Remittances Bolster—and Limit—Armenia's Potential

Remitting took off during the Soviet period and has remained high over the years due to lack of domestic economic opportunity.


Reason's December special issue marks the 30th anniversary of the collapse of the Soviet Union. This story is part of our exploration of the global legacy of that evil empire, and our effort to be certain that the dire consequences of communism are not forgotten.

Armenia saw more than its fair share of trials during the 20th century. Between a horrific genocide that left more than a million dead, annexation by the Red Army in 1922, and a devastating 1988 earthquake, the tiny nation has hardly had a chance to regain its footing.

In the absence of high-paying domestic jobs, many industrious Armenians have chosen to work abroad and send remittances home. Armenia is in the top 20 countries worldwide for receiving remittances, which comprised 13 percent of its gross domestic product as of 2017. More than 40 percent of households currently receive cash from relatives abroad.

Remitting took off during the Soviet period, and reliance on remittances has remained high over the years due to lack of domestic economic opportunity. Though Armenia boasts an emerging IT field and has long had copper and gold mines, the country's minimal agricultural capacity, rugged terrain, and geopolitical turmoil have stunted its growth.

Armenia underwent massive industrialization in the '50s and '60s, and the legacy of Soviet technical education remains strong. Many Armenians are well-educated relative to how poor the country is overall. But a lack of technological advances during the later Soviet period forced Armenia to rely on sending people—typically younger adult men—to other countries, with Russia receiving somewhere between 70 and 90 percent of its migrant workers.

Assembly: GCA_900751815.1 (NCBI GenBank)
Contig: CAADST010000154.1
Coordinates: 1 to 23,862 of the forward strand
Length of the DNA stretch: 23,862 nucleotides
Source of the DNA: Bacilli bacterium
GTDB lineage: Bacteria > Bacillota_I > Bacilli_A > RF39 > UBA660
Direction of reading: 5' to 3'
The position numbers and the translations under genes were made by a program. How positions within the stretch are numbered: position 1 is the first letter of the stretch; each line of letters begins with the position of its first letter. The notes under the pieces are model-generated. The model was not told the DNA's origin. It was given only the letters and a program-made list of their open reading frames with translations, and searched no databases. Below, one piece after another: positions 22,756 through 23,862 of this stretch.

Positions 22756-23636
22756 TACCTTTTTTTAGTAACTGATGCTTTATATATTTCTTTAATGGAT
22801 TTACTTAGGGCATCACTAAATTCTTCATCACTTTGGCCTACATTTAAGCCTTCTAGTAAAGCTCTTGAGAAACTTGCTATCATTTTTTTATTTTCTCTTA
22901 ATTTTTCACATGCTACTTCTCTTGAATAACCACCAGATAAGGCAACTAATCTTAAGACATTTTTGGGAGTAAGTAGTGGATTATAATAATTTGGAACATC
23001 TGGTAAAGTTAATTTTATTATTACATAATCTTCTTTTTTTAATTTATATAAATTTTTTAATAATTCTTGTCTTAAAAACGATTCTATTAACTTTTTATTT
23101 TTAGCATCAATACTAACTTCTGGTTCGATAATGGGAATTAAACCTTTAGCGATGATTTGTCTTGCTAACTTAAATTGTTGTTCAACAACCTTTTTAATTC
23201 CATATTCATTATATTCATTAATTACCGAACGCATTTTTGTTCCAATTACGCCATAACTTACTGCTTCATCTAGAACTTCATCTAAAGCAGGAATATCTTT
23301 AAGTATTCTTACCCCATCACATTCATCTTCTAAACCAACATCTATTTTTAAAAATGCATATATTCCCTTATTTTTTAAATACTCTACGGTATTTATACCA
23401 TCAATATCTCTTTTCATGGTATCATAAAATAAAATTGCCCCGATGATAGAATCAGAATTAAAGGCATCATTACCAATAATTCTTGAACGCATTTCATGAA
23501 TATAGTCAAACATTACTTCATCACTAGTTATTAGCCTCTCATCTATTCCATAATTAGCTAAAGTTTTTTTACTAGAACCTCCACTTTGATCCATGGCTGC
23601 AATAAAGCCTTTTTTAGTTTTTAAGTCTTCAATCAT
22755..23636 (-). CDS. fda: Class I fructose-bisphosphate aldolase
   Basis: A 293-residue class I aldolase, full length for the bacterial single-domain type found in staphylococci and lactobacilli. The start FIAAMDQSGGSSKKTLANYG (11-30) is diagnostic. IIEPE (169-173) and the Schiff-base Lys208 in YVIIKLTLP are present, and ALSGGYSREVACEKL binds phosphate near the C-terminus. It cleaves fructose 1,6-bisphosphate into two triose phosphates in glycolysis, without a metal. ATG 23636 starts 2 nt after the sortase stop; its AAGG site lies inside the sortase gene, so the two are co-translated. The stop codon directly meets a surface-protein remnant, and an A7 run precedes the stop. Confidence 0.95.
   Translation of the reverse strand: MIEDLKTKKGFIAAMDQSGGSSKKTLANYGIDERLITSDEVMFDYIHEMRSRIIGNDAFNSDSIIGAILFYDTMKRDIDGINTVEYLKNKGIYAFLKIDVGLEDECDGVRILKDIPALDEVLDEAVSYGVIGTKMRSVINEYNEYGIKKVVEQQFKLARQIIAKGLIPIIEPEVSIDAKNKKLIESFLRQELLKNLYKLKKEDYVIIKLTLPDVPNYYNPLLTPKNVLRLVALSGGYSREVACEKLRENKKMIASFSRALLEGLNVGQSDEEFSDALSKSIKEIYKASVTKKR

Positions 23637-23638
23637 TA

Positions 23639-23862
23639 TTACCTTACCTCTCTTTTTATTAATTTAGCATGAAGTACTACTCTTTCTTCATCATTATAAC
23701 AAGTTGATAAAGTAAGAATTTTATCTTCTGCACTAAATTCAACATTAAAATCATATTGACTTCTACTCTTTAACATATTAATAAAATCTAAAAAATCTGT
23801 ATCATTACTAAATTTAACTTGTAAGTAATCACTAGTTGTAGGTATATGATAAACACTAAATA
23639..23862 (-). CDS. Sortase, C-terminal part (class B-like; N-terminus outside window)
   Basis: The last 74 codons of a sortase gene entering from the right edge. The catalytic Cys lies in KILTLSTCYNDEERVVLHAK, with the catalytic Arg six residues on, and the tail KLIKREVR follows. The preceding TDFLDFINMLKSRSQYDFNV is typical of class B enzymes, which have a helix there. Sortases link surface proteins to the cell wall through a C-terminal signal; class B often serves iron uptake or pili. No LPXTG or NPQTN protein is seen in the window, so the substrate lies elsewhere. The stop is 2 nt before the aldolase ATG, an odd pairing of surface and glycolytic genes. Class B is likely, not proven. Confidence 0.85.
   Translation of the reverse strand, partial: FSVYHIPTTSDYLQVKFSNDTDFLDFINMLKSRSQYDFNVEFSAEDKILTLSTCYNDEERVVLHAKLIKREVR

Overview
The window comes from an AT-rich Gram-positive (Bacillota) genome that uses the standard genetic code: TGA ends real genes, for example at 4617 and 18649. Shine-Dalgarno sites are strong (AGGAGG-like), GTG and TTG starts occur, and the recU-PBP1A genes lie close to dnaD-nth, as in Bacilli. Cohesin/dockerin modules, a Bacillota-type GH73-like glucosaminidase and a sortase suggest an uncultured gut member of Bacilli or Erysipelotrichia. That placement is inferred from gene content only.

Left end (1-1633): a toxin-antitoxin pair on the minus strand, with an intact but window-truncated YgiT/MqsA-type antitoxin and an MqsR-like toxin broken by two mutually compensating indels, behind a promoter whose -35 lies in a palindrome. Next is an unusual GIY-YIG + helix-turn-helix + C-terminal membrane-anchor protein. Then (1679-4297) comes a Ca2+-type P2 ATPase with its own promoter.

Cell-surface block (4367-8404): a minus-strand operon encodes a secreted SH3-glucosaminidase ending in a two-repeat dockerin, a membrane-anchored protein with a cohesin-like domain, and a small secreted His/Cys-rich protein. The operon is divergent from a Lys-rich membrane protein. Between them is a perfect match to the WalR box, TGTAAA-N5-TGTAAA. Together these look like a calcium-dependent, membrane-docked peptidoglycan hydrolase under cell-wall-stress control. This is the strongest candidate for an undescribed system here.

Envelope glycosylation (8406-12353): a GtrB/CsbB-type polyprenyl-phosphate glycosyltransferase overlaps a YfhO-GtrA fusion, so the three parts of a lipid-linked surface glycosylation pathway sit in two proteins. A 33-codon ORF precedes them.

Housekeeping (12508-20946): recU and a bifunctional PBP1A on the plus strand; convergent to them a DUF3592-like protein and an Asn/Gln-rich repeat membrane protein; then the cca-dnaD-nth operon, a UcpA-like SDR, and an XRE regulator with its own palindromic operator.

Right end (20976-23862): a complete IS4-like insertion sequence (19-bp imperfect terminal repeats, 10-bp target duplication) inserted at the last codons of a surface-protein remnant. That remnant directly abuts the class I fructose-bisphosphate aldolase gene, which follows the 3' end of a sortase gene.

"Remittances help poorer families in rural areas and middle-income families in the cities," says Aleksandr V. Gevorkyan, a professor of economics at St. John's University in New York. But although they've played a significant role in poverty alleviation over the last two decades, he adds, they're "transitory," primarily coming from people who work in the service industry or construction.

In Armenia, "migration greatly impacts communities, especially in rural areas, because the individuals who leave tend to be critical to daily functioning," wrote Rebecca L. Thomas and Yevgine Vardanyan in the Journal of Family and Economic Issues in 2018. And working abroad often proves unsatisfying, with many Armenian emigrants performing lower-skilled labor than they're capable of.

Saving money from remittances "helps to build living standards beyond just basic survival and getting up out of extreme poverty," Gevorkyan says. "As long as this income flow is there, it makes sense." But if the family member returns, the income stops. That makes remitting a subpar long-term strategy for building Armenia's economy.

There's also a significant cost to family members who stay behind—especially women, who may experience worse overall education prospects with the burden of household labor shifted to them. And children may be pressured to enter the workforce sooner in lieu of finishing school.

Gevorkyan is bearish on the idea that remittances can permanently ease Armenia's economic woes.  Instead, he sees structural changes as the key to improved economic development. "The Armenian entrepreneurial spirit needs an environment to thrive in," he says.